Let me provide for the sake of clarity to the reader the analysis of the statements I made:



Let us assume a flat surface as a subject, having a tonality of grey (to make it simple, no color is foreseen) and reflectance R, that is uniformly-frontly lit, being also an ideal - Lambertian - difusser.

This subect surface fills up the frame and sensor of a camera - lens system.

Sensors (or films) are responding to the amount of light energy falling on them and the physical measure to describe this light energy is the sensor Exposure H (in Lux sec), that is expressed by the equation:



H = E . t


E: sensor illuminance (lux)
t: exposure time of the sensor (shutter speed or flash duration, in sec)


The sensor illuminance E is related with the corresponding subject luminance Ls that is producing it, as:


E = b / A^2 Ls


b: expresses a set of parameters related to lens characterstics (transmittance, flare, vignetting) and geometry (distance, angle of view, focal lenght). We assume a certain configuration setup that stays unchanged at all times so that b remains constant and we expect to be cancelled out somewhere in the course of our process.

A: the lens relative aperture number (f-stop)
Ls: the subject surface luminance (brightness) (cd / m^2)




Combining the above, we get for the sensor exposure H:




H = b / A^2 t Ls



We may substitute, 2^(EVc) = A^2 / t , denoting as EVc the settings (f-stop - shutter speed) on camera and we get,




H = b 2^(-EVc) Ls



The last relation relates the cause (subject surface luminance Ls) with the effect (sensor exposure), via the parameters of the lens used, as well as the camera settings. Evidently, for constant camera settings EVc, the sensor exposure is directly proportional to the subject luminance Ls.




Let us now come to our reflected light meter in subject


This instrument performs a measurement of the subject surface luminance Ls and translate this measurement to proposed values EVmr output to the meter (meter reading),
in a clear prescribed by the ISO standards way, the light meter equations:



2^(EVmr) = S / K Ls or equivalently Ls = K/S 2^(EVmr)


EVmr: output values of the reflected light meter (f-stop, shutter speed)
S: ISO speed, as set to the light meter
K: reflecte light meter factor (K= 12.5 cd/m^2 for Sekonic, K = 14 cd/m^2 for Kenko)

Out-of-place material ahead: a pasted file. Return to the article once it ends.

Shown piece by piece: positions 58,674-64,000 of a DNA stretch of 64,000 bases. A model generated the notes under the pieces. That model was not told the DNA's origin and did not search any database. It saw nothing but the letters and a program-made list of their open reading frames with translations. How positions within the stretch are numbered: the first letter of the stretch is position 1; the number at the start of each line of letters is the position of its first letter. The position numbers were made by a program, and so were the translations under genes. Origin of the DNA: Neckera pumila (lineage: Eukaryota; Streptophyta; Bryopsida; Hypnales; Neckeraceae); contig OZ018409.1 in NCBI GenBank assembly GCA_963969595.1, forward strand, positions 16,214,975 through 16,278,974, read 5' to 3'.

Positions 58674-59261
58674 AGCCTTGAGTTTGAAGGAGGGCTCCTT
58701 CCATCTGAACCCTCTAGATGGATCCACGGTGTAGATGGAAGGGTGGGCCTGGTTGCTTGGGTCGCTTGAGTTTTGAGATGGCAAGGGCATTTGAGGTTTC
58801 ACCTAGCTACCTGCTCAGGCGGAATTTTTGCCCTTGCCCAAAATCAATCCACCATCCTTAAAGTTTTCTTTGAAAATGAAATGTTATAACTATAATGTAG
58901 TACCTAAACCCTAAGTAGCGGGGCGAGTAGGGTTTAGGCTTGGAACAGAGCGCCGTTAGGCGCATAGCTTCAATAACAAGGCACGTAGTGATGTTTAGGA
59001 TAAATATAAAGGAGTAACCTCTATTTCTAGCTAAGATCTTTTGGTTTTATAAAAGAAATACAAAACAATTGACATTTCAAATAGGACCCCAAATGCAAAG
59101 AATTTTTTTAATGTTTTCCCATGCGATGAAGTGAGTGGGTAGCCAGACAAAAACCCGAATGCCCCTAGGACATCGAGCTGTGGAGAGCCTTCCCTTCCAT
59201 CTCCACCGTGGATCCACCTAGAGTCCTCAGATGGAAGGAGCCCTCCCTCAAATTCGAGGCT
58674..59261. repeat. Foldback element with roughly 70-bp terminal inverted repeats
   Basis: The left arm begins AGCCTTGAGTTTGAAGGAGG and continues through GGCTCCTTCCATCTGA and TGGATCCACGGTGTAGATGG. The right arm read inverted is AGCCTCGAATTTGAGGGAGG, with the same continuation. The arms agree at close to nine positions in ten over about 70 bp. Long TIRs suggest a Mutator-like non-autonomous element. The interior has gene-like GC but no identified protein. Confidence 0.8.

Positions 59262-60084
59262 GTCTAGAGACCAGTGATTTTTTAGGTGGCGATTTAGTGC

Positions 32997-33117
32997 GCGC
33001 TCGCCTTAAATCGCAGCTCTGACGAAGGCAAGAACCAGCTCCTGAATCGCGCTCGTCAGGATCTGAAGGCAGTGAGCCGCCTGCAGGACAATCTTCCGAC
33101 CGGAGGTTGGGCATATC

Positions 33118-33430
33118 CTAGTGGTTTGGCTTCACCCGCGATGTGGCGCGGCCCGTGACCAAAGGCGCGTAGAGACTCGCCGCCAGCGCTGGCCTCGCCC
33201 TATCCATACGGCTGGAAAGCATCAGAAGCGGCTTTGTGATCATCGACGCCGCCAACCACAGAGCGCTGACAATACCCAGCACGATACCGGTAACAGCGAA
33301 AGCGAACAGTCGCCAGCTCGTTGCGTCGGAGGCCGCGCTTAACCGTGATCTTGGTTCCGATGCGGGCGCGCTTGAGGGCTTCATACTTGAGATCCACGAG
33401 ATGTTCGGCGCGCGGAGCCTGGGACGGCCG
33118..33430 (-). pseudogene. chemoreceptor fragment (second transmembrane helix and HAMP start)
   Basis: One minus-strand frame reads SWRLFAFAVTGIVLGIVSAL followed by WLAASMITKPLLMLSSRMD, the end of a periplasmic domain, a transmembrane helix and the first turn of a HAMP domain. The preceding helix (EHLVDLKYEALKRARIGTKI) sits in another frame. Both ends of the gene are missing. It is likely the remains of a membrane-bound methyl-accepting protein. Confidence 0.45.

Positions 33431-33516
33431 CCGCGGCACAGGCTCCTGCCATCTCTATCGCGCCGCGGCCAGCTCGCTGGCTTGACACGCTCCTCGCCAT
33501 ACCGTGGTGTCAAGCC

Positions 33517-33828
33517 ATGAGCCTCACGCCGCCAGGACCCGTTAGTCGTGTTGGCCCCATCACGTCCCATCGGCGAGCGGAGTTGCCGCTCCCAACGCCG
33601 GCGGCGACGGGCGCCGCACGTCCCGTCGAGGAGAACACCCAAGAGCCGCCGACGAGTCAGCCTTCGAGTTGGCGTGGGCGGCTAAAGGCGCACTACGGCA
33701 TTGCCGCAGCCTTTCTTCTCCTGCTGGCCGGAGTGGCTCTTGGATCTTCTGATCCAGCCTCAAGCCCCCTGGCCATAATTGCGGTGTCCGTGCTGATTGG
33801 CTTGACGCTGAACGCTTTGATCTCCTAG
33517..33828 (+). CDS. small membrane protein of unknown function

Ls: subject surface luminance





We can now express the sensor exposure H, substituting for Ls, the corresponding meter readings EVmr:




H = b/S K 2^(-EVc) 2^(EVmr)



Setting the camera to the light meter reading, i.e. EVc = EVmr, the above yields:



H = Hr = b/S K


This constant, characteristic sensor exposure Hr is the "medium grey tone" rendered always, according to the readings from this particular reflected light meter.


Trying to determine from this reflected meter alone, which is the implied subject surface reflectance which yields this characteristic "medium grey" Hr is totally futile.



Let us now consider the use of an independer, illuminance meter


This can take independent measurements of the true illuminance Es ( light power- or flux - per unit area) of the light falling on our subject surface.

We can use a separate, flat receptor illuminance meter to measure the illuminance Es, by placing it directly on and parallel to the flat subject surface.




An illuminance meter measures Es and can translate this measurement to output values - suggested camera settings, the meter reading EVmi according to the meter equation:




2^(EVmi) = S Es / Ci or equivalently Es = Ci / S 2^(EVmi)


S: ISO speed, set to the illuminance meter
Ci: the illumince meter factor (Lux)



We can associate the measurement of Es with the resulting exposure H of the sensor itself, introducing the reflectance R of our - ideal difusser - flat subject surface, for it holds that:



R = π Ls / Es


Ls: luminance emerging from our ideal diffusing subject surface
Es: illuminance from flux falling on the subject surface



therefore from H = b 2^(-EVc) Ls, we get H = b 2^(-EVc) R/π Es



The above states that for a given camera setting EVc, the sensor exposure is proportional not only to the illuminance Es, but also to the reflectance R of the subject surface.



We may substitute Es with the equivalent output values EVmi of the illuminance meter and then we can express H as:




H = 1/π . b/S . Ci R . 2^(-EVc) 2^(EVmi)



It is interesting to note that if we set the camera to the meter reading, i.e. EVc = EVmi - our normal practice -, means that any changes in the illuminance Es are compensated by EVc and therefore the
sensor exposure becomes un-influenced by the illuminance changes, yielding:



H = Hi = 1/π . b/S . Ci . R
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  #17  
Old September 13th, 2012, 01:03 PM
Fotis D. Tirokomos Fotis D. Tirokomos is offline
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Again, I'm sorry Doug for putting all this stuff here, I don't have a simpler way to make myself clear.

I hope it is not boring or irritating.

If so, let me know to delete it